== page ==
Business owners tend to cultivate strong relationships with their accountant. When a business owner makes the decision to transition leadership of their business, their accountant, or trusted advisor, has the unique opportunity to bring guidance and objectivity to an often-emotional process.

An advisor will encourage a healthy amount of communication and help deter escalation and emotional heartache during leadership transitions. They will bring creative solutions to financial decisions, help identify potential business and financial statement risks, as well as bring an outside perspective without the emotional tie to the business.

Having as much time as possible to prepare for your transition is key to success. Your accountant should be brought into the conversation early as there may be critical financial and tax considerations to be throughout the process.

Step 1: Find out what really matters to you
Talk to the people closest to you (family and friends) and identify your true desires for the next stage for you and your business. Visualize what role you want to play in the process and the role you see yourself playing in the future. Your goal might be monetary, or it might be more emotional and fueled by the legacy you’ll be leaving behind. Maybe you want to retire in the Bahamas, or maybe you want to maintain a board position.

Depending on your goals, your accountant can also help you consider creative exit strategies, such as leveraged buyouts, tax deferred installment sales, phased stock sales, or employee stock ownership plan (ESOP).

Step 2: Pencil out your ideal situation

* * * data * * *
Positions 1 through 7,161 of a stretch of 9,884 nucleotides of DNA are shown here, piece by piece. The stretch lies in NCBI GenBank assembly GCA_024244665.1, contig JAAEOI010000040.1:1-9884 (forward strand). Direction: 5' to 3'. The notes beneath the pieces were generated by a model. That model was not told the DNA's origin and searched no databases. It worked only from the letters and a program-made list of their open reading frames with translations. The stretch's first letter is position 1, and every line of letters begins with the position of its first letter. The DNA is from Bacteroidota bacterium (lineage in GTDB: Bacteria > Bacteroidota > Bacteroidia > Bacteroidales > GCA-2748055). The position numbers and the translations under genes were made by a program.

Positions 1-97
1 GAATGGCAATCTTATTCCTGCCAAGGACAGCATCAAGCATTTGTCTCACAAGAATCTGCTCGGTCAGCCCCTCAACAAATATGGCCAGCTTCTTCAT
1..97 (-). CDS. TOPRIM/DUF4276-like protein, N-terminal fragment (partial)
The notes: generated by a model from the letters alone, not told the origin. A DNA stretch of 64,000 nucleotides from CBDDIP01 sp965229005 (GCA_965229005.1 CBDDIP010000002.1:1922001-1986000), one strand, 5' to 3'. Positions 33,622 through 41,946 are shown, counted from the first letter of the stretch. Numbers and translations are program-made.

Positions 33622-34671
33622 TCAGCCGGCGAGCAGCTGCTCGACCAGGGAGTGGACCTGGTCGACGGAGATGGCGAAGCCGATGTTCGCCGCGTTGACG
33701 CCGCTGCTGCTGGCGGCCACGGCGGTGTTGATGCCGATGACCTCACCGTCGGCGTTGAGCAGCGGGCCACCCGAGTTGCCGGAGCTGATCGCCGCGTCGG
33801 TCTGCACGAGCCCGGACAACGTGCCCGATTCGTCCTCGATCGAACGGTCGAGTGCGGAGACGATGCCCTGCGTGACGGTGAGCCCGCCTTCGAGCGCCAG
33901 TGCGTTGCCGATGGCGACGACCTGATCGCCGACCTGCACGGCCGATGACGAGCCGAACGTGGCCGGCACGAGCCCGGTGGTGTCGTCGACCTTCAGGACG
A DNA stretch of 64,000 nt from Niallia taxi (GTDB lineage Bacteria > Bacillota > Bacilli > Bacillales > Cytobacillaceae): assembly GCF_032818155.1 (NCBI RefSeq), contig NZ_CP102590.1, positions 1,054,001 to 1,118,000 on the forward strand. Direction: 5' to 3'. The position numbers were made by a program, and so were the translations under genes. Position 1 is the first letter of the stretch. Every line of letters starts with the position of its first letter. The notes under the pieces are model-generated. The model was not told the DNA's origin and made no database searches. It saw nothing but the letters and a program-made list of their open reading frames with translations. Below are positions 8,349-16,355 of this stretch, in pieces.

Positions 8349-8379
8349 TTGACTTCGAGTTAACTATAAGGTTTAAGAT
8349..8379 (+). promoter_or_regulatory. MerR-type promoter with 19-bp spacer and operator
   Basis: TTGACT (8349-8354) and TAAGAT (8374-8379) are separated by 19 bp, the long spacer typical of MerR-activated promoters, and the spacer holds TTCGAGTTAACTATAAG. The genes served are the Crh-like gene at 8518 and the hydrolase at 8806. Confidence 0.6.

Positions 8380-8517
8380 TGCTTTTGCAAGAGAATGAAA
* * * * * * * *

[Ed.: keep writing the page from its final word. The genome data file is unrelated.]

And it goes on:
If you could make the perfect transition, what would it look like? Define your role, your timeline and even your compensation. This will give you an outline to refer to when it comes time to approach your prospective leader(s) and announce your intentions for the business.

Step 3: Identifying skill and passion
Approach your ideal candidate, and remember that they may have different goals. While you may have the ideal candidate in mind, that person might not initially have the intention or passion to take over and successfully lead the business. Perhaps there is an internal manager who needs leadership training and development before assuming the role.

This step will likely take some time as your candidate will need to possess both the skillset and the passion to make a successful transition. Having a minimum of three years to invest in mentoring, skills training and preparation is ideal when it comes to setting the candidate up for success.

Step 4: Piecing it together
At some point, your candidate should be taking over more day-to-day and operational responsibilities. Now is a good time to announce the transition plan and present your exit strategy to the business. If you’re accepting outside capital or investments, make sure there is cultural alignment in order to maintain the trust and integrity of your employees and business partners.

Transitioning your accountant
Even if your advisor has been with you for generations, that relationship might not be the best choice for your business going forward. Generations grow up with different perceptions, life values, and ways of managing and leading a business.

For example, business owners in their 40s generally have goals to retire earlier than the baby boomer generation. The same generational differences apply to the accountants that have become that business owner’s trusted advisor. It’s important to allow your successors the freedom to build their own bonds and to encourage them to find an accountant that shares their unique perceptions and values.Allowing each party to have their advisor will give a sense of comfort and confidence that they have someone on their side and representing their financial interests.

Growing a business is much like raising a child. It takes ingenuity, hard work, consistent performance and lots of communication to reach your goals and turn your vision into a reality. Passing that vision to the next generation is both mentally and emotionally difficult, but having the right advisors on your side can help you prepare and execute a plan that will bring you, your successor, and your business future success.